Miles to go
For India, space is not the final frontier to be conquered. The country’s performance in solving mundane problems such as poverty, illiteracy and malnutrition may be dismal, but its space programme is soaring high. Its latest achievement: the May 5, 2005, launch of Cartosat-1, a satellite for mapmaking, with a 2.5 metre resolution. The 1,560 kilogramme (kg) Cartosat is the only satellite in the world with two panchromatic cameras positioned so as to measure even the elevation of the terrain mapped, allowing almost instant generation of 3-dimensional maps.
The satellite can map the entire country in just 180 days, providing images clear enough for individual buildings to be identified.
Cartosat is India’s 35th satellite; the first was Aryabhatta, launched in 1975. A satellite has an average life span of 7-12 years depending on its functions.
At present, 15 Indian satellites are in orbit, of which as many as 10 have been launched in the last five years. Simultaneously, India has perfected satellite launch technology — it can now inject a satellite weighing up to 2,000 kg into any orbit. This capability has been used to launch satellites even for other countries such as Germany, Belgium and South Korea. Satellite communication is crucial in this era of digital convergence, which is why the governments in 28 countries invested as much as us$46.3 billion (nearly Rs 2,00,000 crore) in space in 2004, says a report, World Prospects for Government Space Markets 2005, by Euroconsult, a private firm.
With a share of Rs 2,540 crore, India was the seventh biggest investor. In the 2005-2006 Union budget, the allocation for space is 24 per cent more, taking the total figure to Rs 3,148 crore. India has spent Rs 25,660 crore since 1962 on its space programme, according to official figures.
Unlike advanced nations, India spends these funds not just on research, but also on launching satellites for basic telecom and broadcasting services. In the West, private satellite vendors largely provide for such activities . But the Indian Space Research Organisation (ISRO) designs, develops and launches satellites that are used both by state-owned public service providers and private companies. Its mandate also includes launching satellites, such as Edusat and Gramsat, to enable airing programmes targeted at the rural population on subjects such as health, education and agriculture.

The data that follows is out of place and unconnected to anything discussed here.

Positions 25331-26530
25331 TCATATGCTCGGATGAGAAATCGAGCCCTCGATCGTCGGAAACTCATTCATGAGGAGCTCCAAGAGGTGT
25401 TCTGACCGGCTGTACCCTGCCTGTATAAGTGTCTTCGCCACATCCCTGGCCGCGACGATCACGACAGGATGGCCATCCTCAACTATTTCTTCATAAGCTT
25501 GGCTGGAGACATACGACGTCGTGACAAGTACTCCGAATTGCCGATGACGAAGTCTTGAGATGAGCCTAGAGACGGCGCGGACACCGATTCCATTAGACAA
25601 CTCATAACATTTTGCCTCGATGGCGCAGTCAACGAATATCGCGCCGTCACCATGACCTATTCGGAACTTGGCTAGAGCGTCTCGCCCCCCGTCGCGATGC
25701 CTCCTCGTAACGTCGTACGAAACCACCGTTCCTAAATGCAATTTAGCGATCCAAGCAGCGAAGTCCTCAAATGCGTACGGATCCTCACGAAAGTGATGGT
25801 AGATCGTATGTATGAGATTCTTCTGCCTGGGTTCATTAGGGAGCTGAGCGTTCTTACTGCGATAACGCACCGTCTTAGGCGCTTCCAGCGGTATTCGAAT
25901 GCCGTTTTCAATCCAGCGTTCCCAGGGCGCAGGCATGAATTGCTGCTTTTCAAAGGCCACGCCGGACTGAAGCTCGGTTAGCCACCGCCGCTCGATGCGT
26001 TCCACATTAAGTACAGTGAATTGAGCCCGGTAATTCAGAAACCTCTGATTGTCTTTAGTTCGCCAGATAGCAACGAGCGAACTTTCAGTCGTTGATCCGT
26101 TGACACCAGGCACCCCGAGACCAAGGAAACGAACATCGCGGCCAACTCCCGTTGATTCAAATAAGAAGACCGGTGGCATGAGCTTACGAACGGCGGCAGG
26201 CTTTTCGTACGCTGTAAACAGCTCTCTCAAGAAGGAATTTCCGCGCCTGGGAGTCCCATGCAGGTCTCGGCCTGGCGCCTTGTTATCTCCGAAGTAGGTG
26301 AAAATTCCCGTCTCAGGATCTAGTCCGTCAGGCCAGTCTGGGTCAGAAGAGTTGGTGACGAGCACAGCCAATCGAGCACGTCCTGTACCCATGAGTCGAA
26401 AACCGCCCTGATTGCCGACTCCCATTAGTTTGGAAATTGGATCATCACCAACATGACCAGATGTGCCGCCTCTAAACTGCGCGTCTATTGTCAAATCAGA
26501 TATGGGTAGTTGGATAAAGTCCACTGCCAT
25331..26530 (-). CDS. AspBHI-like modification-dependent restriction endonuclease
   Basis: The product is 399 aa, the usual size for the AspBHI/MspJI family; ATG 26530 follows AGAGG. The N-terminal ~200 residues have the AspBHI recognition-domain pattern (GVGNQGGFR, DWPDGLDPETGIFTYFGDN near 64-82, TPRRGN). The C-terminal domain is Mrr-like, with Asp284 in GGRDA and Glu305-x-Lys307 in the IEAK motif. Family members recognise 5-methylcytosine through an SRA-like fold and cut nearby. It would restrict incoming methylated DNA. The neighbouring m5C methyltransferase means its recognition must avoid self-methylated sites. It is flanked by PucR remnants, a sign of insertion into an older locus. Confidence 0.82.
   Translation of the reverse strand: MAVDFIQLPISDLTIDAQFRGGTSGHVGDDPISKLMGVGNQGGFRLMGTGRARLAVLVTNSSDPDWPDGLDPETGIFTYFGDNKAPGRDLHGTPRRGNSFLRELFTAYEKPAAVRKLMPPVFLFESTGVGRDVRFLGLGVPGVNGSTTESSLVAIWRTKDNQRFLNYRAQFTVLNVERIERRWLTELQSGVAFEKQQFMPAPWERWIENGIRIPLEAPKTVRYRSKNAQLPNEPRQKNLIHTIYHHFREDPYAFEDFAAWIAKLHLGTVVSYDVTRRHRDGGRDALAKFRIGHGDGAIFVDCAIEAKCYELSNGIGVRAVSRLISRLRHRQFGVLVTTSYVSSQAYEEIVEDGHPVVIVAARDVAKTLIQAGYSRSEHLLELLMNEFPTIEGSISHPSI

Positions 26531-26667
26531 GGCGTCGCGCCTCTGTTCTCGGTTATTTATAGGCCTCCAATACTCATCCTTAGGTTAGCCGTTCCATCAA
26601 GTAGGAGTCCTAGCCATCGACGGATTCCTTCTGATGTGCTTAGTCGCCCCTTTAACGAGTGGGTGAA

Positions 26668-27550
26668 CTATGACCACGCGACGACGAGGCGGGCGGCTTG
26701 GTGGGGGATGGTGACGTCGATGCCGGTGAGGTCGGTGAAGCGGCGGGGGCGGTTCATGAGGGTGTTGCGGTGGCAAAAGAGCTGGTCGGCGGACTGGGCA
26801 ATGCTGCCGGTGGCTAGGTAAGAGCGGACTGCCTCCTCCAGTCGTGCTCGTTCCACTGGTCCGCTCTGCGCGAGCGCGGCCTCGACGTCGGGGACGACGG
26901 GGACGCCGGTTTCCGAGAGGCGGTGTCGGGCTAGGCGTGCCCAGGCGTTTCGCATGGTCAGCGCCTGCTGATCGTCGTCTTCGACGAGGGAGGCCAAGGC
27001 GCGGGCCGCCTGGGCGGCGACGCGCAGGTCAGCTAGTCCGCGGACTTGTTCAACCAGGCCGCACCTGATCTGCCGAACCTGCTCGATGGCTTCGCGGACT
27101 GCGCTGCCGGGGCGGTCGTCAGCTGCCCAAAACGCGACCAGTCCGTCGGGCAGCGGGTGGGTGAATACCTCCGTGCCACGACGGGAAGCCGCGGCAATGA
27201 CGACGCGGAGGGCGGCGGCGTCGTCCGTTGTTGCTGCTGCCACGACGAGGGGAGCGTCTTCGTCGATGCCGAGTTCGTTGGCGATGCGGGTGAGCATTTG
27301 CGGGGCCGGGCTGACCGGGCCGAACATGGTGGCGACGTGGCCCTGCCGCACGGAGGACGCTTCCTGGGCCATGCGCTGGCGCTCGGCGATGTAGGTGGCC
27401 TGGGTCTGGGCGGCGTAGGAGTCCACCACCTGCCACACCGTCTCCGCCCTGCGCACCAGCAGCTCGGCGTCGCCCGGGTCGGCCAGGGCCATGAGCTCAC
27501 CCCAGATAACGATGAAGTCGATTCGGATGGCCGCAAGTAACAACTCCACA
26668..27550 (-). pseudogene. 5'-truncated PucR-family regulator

Insat and IRS
Cartosat is the latest in the series called the Indian Remote Sensing (IRS) satellites. The other series of satellites is the Indian National Satellites (Insat). These two series account for the bulk of the Indian satellites — 10 in IRS and 14 in Insat.
A satellite can either be geo-synchronous or sun-synchronous. The former remains stationary in relation to the earth at an altitude of 36,000 kilometres (km) while the latter is located about 500-1,000 km away and moves as the sun appears to (from earth) every 24 hours. Satellites meant to provide observation data, such as the IRS satellites, are sun-synchronous.
Geo-synchronous satellites are mainly used for communications — receiving/transmitting television, telephone and radio signals. The Insat satellites are in this category. With the first of the series launched in 1983, Insat satellites have been singularly responsible for taking television and telephone to almost 90 per cent of the country. Some also carry instruments to gather meteorological data for use in short- and medium-range weather forecasting, such as to track cyclones.
All geo-synchronous satellites function through devices called transponders, which both receive and send messages in the form of electromagnetic signals. Each transponder tracks signals within a specified frequency range and has a typical capacity of 36 megahertz, which is enough to support as many as 12 digital television channels. At present, India has a total of 143 transponders on its satellites in orbit.